Service-Oriented Architecture for Developing Web-Based Applications for Connected Government

Service-Oriented Architecture for Developing Web-Based Applications for Connected Government

Muthu Ramachandran (Leeds Metropolitan University, UK), Zaigham Mahmood (University of Derby, UK & North West University Potchefstroom, South Africa) and Pethuru Raj (IBM India, India)
DOI: 10.4018/978-1-4666-6082-3.ch001

Abstract

Connected Government suggests provisioning of a government's services to its citizens using the Web and communications technologies employing the latest software development paradigms and related methodologies. This also requires appropriate integration of, and interaction between, software applications and e-services developed by various government departments as well as the other influencing sectors of the society such as commerce. This is especially so as the connected government (c-government) applications require open, flexible, interoperable, collaborative, and integrated architecture to provide services for the emerging technologies such as mobile, cloud, and big data. This, in turn, suggests a robust and standard mechanism to develop such applications and services. In this context, Service-Oriented Architecture (SOA) is an attractive approach to adopt. SOA has already been proven successful in providing such a framework for delivering software applications as services with flexibility and multi-platform and multi-channel integration that are necessarily required for c-government application offerings. This chapter provides a discussion of the SOA paradigm and the associated citizen and administrative requirements. The chapter also presents a service-oriented architectural framework based on a set of evaluated application characteristics that support newer technologies. A number of service-component models have also been proposed that provide required customisation, reuse, flexibility, and extensibility. In the context of the proposed overall service-oriented architecture, a large-scale sub-system that the authors term “e-Taxservice” has been used as a case study. The study has a service design that has been validated against a set of key service quality attributes.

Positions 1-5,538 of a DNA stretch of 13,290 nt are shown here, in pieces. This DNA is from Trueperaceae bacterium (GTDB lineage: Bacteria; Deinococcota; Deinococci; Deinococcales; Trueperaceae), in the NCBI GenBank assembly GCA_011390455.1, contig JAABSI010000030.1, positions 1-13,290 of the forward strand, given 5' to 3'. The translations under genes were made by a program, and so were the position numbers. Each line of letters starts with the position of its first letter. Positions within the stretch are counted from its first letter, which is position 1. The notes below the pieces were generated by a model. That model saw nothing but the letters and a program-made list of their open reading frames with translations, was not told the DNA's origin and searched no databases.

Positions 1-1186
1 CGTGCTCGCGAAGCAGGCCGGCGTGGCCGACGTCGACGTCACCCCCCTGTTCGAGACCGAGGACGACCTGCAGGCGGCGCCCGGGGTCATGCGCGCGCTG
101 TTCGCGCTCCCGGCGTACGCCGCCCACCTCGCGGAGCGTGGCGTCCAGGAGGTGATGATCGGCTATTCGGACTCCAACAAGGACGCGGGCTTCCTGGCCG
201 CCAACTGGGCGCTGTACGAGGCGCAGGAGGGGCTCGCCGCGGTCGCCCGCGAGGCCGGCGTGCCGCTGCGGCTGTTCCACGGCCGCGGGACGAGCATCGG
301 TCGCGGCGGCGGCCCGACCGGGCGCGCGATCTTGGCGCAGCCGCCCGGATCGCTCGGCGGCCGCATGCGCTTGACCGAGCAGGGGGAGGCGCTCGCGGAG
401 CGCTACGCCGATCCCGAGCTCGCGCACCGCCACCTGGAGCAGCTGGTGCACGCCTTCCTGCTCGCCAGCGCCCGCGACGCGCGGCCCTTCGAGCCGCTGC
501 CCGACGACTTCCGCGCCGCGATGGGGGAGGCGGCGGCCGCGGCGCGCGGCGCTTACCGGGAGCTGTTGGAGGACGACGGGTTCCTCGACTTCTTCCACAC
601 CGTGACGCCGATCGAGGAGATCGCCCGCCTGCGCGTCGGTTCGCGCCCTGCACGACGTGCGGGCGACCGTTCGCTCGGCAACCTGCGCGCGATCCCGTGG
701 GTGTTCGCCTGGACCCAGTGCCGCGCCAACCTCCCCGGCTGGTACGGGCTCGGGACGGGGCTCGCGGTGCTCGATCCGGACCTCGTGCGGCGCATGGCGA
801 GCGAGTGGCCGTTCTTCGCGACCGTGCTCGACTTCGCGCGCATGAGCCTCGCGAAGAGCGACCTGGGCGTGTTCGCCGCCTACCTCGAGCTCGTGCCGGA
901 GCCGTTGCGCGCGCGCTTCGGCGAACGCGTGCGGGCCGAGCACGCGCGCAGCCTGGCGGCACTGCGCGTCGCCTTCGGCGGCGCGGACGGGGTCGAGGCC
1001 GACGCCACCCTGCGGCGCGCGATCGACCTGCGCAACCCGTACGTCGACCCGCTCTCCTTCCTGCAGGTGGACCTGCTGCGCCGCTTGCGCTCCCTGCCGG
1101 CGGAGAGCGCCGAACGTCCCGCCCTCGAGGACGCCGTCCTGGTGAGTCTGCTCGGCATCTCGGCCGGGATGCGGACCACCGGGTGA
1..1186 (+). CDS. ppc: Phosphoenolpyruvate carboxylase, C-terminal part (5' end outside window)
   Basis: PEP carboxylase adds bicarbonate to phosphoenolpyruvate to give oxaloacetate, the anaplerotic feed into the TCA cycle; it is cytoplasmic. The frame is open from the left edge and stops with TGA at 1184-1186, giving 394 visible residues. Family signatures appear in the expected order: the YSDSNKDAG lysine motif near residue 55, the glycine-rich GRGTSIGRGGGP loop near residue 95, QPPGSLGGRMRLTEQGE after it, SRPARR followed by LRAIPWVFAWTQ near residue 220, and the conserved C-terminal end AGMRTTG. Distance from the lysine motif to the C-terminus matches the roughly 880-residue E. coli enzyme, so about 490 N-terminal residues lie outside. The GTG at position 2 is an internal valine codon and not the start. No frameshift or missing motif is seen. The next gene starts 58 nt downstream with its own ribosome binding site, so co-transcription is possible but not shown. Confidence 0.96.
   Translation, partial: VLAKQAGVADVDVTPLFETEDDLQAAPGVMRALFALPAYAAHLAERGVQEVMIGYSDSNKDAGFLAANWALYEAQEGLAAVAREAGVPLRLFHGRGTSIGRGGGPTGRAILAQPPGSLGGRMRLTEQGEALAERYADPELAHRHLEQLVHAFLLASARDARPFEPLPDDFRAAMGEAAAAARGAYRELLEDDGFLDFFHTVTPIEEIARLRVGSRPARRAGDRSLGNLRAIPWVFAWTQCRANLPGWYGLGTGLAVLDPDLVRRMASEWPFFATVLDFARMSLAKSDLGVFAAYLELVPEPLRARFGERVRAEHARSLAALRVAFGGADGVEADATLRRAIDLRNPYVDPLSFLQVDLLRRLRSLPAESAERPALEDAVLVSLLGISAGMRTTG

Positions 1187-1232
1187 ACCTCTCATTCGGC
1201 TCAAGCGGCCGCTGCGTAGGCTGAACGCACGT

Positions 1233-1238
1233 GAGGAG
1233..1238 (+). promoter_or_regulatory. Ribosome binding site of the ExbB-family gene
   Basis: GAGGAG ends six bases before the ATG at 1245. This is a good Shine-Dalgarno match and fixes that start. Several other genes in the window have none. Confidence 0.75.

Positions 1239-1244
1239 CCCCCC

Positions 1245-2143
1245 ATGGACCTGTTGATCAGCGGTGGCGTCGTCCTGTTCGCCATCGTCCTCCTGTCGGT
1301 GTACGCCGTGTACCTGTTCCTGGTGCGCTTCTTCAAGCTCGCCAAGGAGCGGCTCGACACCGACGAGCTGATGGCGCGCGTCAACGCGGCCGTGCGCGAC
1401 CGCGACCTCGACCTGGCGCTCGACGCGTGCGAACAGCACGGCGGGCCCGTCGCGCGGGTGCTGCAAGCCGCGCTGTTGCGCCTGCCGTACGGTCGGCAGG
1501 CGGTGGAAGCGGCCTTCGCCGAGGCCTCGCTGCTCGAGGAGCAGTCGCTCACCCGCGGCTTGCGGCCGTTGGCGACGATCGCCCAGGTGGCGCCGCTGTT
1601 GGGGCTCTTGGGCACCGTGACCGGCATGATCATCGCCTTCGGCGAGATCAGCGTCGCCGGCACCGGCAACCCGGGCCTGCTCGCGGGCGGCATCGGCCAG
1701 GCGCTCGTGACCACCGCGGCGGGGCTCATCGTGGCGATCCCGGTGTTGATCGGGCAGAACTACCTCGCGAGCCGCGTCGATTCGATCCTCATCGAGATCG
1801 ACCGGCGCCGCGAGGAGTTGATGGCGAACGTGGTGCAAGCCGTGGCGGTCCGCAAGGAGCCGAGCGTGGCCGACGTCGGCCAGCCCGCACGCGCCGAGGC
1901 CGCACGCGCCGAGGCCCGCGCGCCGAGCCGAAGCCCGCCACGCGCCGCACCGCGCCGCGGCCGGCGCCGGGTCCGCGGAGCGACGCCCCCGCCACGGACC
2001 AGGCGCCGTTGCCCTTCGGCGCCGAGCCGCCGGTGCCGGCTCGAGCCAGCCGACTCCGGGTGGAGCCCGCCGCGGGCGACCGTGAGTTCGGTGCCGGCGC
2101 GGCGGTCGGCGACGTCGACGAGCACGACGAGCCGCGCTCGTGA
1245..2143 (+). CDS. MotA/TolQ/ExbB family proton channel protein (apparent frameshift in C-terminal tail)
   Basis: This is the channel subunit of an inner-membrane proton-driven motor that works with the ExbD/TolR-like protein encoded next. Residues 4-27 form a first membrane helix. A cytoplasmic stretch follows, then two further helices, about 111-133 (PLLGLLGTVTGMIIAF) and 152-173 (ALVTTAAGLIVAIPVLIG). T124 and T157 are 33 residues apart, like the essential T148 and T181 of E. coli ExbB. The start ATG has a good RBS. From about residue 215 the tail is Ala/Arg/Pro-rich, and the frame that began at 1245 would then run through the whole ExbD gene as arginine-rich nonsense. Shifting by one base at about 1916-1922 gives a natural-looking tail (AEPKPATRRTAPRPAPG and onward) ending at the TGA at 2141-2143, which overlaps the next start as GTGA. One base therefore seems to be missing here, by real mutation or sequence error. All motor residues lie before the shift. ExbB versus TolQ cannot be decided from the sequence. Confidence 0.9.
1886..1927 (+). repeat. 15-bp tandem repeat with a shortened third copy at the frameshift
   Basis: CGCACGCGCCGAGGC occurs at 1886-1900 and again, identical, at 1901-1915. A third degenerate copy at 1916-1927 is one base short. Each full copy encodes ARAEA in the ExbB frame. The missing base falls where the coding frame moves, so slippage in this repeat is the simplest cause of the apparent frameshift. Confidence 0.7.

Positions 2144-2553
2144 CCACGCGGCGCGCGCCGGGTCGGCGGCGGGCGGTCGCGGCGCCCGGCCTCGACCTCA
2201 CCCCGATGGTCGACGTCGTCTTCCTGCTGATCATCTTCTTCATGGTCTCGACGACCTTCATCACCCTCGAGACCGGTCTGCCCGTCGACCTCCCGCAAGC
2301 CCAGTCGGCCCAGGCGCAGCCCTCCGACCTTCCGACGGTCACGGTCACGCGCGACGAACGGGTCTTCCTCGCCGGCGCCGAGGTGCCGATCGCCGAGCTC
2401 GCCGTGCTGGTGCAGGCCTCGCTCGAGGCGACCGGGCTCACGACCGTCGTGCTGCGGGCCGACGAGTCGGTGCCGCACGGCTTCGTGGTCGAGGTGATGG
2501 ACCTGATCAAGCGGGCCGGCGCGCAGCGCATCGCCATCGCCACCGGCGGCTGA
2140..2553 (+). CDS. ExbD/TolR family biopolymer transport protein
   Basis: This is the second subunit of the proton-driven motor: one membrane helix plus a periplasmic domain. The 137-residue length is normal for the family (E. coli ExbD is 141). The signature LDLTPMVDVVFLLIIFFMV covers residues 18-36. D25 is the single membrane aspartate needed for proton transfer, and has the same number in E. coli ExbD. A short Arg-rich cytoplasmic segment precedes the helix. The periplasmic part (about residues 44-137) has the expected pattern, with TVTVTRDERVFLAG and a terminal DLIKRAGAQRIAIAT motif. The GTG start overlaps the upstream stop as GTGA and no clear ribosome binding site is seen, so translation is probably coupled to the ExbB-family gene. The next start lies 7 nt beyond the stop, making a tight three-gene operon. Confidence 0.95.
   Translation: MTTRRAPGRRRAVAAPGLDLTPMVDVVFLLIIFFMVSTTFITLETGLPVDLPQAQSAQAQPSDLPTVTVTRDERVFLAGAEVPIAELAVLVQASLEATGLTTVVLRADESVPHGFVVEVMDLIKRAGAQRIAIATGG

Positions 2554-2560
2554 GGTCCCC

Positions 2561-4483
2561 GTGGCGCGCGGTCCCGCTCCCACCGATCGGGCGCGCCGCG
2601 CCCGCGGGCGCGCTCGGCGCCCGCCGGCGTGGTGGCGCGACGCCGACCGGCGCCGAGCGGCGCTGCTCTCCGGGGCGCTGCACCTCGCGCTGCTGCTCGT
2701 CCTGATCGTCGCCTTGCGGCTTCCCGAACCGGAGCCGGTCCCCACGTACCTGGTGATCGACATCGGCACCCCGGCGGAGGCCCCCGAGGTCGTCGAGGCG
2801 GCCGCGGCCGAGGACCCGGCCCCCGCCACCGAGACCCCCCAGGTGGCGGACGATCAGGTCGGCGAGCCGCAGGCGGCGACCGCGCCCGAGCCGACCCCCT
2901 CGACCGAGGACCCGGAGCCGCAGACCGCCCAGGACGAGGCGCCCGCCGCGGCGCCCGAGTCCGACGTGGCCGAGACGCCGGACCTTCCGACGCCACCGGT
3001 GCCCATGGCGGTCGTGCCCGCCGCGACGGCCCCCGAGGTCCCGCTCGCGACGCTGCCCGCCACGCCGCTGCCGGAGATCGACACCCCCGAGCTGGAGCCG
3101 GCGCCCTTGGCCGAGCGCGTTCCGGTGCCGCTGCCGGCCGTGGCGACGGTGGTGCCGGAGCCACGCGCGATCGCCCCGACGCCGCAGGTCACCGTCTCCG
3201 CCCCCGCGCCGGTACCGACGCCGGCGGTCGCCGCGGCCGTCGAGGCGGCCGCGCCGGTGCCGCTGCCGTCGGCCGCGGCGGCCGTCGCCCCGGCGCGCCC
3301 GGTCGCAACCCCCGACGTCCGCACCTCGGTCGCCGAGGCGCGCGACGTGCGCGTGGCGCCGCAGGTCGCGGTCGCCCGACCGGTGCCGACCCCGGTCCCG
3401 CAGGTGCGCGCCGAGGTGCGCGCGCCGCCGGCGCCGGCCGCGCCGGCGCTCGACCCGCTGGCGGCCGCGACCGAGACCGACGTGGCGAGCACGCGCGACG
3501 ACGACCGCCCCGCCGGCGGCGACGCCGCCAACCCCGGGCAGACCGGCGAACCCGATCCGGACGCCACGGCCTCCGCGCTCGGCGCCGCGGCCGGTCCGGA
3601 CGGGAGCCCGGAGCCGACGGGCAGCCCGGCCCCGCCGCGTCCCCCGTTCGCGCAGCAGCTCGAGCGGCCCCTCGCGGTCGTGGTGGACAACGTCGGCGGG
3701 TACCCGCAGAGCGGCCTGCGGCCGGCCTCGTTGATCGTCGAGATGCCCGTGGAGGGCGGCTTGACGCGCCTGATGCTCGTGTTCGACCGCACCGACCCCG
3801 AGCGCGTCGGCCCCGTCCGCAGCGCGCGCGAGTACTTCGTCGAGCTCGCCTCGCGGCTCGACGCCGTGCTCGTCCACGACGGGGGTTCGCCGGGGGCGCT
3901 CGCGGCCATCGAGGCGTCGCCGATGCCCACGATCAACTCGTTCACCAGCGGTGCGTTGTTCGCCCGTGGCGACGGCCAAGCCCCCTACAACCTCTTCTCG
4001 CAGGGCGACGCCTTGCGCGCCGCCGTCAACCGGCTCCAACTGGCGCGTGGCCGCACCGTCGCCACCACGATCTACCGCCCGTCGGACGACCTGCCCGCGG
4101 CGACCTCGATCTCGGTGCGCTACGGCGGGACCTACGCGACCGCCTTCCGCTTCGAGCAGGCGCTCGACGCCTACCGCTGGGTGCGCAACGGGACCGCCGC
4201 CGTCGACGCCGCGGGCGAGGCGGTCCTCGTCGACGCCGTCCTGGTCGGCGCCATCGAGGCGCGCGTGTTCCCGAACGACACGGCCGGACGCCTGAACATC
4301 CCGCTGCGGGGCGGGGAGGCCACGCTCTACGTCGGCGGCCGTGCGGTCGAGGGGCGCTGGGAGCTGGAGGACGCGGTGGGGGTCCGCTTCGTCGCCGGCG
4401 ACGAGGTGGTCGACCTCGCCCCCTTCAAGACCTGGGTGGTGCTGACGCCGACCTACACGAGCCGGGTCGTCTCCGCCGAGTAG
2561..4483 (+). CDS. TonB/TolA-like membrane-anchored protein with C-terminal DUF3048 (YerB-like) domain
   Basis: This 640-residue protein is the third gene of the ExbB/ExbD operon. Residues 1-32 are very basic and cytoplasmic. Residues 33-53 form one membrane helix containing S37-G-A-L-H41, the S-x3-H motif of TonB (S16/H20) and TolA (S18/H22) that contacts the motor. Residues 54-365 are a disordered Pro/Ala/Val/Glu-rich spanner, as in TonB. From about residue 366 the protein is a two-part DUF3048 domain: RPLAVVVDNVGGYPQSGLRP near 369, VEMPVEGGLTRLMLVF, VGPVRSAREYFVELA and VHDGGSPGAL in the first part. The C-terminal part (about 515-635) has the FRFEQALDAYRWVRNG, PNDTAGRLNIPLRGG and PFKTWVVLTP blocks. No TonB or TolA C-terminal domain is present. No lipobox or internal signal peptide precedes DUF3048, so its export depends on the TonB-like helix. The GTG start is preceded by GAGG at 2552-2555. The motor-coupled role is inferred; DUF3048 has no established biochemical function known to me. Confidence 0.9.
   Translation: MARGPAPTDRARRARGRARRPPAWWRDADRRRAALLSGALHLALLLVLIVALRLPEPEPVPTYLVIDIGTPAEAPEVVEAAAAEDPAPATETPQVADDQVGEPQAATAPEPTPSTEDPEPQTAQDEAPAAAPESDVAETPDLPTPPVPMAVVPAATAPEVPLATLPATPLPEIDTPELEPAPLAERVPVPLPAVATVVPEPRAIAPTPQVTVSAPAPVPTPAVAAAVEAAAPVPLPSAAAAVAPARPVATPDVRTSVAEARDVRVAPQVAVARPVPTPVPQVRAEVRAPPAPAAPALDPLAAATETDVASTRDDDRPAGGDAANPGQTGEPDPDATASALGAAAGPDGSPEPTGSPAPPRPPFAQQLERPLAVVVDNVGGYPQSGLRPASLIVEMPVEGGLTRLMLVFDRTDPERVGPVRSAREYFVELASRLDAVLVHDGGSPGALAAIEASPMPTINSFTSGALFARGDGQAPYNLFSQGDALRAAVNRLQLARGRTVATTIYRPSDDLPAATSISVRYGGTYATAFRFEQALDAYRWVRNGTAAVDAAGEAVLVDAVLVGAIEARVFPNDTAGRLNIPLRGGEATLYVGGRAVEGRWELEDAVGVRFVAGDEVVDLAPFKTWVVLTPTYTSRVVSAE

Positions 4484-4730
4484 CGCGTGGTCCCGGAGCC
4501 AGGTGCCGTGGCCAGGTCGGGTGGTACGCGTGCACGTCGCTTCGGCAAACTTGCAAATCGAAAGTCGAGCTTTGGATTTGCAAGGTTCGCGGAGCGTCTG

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Service Oriented Architecture (Soa)

Service Oriented Architecture (SOA) is an architectural style for developing and integrating large applications. It is an organisational and technical framework to enable an organisation to deliver self-describing and platform independent business functionality (Cartwright et al., 2006) providing a way of sharing functions, typically, business functions, in a widespread and flexible way, that is necessarily required when integrating applications developed by various governmental agencies. The idea is that functionality is developed as a number of independent components, called services and then services connected in the correct way to form bigger complete applications. SOA is, therefore, a broad, standalone and standards based framework in which services are built, deployed, managed and orchestrated in pursuit of an agile and resilient IT infrastructure (Mahmood, 2007). Furthermore, this architecture aims to provide enterprise business solutions that can extend or change on demand. SOA is being certainly established as a disruptive and transformative business technology for the booming ICT and software development domain.

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